1) After almost 3 months working together, with 2 previous face-to-face meetings and 2 online components, the teachers are feeling comfortable with each other and really willing to voice their frustrations, ask for help or ideas, and share strategies.
2) They feel much more comfortable with the software themselves and are actually thinking of how it could work with their students, so they are want lessons that fit what they teach, since that's an easier stretch as they try something new.
How did these two reasons fit into my goal for this third face-to-face meeting of making it relevant?  As I said previously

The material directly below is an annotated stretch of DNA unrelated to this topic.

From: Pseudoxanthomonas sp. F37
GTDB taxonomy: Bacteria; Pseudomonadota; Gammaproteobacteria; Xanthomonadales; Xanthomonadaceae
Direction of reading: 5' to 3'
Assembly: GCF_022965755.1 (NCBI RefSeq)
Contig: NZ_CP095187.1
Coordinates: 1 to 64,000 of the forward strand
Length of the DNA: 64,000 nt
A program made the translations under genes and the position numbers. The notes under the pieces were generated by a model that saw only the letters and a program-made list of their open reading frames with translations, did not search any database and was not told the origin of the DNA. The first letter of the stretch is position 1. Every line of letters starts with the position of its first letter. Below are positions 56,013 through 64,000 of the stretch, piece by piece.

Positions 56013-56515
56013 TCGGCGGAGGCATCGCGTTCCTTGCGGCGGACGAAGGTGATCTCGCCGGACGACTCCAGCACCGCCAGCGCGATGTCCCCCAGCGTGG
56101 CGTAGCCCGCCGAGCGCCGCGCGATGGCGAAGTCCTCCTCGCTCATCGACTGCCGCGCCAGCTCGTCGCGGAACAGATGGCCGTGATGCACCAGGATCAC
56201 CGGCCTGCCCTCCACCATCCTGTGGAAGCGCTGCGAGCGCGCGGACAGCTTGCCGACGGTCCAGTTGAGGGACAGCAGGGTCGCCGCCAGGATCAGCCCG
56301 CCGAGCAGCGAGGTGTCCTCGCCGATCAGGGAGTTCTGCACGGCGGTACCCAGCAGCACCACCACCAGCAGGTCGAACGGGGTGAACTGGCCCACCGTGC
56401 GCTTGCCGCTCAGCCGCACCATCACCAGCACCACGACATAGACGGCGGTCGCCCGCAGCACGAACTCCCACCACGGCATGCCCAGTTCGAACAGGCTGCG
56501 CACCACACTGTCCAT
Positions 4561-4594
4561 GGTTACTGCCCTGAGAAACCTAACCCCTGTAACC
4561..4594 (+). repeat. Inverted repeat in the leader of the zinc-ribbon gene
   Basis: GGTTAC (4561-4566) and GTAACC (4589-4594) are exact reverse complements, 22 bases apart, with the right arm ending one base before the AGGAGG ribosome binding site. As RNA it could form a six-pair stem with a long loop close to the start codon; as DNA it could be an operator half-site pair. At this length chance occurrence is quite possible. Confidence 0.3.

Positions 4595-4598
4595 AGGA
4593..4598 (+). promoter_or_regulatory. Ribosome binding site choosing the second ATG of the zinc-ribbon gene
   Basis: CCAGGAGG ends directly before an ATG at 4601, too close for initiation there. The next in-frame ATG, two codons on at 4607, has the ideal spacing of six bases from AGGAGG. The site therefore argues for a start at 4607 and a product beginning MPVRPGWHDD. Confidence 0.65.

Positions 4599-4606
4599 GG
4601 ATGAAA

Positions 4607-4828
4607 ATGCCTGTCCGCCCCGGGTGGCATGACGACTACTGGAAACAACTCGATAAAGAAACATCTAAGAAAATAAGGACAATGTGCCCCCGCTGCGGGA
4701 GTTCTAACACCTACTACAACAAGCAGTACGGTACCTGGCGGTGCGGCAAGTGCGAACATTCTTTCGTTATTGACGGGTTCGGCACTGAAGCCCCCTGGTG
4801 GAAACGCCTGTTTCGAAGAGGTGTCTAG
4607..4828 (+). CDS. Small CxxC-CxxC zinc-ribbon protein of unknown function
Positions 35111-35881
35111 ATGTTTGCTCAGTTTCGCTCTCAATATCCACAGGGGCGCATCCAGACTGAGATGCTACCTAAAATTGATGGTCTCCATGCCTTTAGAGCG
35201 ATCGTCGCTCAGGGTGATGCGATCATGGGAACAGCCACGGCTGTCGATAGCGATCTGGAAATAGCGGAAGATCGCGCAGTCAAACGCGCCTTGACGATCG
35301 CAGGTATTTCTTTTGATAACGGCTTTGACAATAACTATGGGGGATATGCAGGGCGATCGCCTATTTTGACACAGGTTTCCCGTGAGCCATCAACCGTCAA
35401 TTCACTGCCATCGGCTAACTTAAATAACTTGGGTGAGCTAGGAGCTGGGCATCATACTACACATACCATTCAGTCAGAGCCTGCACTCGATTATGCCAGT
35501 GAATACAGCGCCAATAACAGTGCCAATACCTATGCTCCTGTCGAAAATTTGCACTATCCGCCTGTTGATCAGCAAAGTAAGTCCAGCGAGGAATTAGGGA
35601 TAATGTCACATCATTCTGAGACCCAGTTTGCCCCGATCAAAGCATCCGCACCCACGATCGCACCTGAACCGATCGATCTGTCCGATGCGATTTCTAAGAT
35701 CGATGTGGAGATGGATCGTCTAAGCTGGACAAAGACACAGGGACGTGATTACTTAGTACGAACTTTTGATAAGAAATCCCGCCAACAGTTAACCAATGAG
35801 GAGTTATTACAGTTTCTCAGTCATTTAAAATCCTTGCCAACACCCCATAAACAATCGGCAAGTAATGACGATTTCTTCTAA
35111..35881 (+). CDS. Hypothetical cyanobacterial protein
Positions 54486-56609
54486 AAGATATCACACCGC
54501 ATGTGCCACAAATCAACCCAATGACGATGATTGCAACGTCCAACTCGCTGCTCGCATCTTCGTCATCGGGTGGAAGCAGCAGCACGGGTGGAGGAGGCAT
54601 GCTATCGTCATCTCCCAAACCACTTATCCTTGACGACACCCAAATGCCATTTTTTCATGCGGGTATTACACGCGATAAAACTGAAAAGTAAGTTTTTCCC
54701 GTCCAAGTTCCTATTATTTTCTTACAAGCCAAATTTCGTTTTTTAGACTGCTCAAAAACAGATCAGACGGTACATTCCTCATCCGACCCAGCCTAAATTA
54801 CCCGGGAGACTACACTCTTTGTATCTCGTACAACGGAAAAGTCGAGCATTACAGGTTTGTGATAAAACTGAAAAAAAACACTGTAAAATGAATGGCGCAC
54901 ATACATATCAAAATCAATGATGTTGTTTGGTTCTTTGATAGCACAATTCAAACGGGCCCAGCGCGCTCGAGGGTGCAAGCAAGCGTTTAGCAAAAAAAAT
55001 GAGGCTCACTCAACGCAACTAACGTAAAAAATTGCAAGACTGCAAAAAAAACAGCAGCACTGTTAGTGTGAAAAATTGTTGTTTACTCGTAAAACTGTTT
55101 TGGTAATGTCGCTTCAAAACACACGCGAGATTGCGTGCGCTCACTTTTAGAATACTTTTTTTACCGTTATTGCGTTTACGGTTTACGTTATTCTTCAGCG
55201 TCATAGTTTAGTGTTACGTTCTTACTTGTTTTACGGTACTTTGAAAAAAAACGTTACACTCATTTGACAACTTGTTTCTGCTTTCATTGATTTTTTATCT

Lesson Three: Make the activities and learning relevant to the teachers every-day teaching practice.  By providing activities that focus on learning the skills, how to integrate technology appropriately, and also cohere to the specific content and curriculum the teachers must follow, it is more likely that they will begin to change their own practice.  If they can see the relevancy to their own daily experience, they are going to be more willing to implement new tools and strategies.